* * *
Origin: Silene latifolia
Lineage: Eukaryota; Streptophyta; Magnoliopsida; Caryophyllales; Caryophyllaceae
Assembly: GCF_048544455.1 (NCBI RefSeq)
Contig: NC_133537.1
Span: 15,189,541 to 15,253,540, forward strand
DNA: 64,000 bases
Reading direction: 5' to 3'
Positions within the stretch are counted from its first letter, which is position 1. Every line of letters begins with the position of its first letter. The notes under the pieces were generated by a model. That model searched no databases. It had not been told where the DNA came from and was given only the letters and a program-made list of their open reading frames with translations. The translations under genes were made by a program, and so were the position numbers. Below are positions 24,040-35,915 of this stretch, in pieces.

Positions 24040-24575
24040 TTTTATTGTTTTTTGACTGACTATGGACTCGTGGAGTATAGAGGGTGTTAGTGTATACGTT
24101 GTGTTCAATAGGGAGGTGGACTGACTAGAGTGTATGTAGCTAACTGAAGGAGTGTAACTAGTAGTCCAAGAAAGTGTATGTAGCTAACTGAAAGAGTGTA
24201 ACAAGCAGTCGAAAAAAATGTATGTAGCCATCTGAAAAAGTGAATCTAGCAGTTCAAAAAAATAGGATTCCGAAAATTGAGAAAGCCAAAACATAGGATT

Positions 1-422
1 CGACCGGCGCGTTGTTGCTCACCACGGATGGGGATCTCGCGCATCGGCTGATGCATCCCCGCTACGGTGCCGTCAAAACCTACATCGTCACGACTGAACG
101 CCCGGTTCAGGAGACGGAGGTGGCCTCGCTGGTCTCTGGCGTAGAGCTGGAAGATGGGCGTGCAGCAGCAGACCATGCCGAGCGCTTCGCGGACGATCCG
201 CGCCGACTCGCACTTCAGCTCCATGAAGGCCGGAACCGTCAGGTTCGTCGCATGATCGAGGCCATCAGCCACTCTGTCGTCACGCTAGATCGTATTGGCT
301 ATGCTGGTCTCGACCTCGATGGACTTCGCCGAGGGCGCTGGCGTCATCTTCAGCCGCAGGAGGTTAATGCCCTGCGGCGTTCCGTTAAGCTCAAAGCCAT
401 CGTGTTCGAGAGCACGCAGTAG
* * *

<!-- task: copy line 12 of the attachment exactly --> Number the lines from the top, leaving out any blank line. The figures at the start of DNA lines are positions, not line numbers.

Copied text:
24201 ACAAGCAGTCGAAAAAAATGTATGTAGCCATCTGAAAAAGTGAATCTAGCAGTTCAAAAAAATAGGATTCCGAAAATTGAGAAAGCCAAAACATAGGATT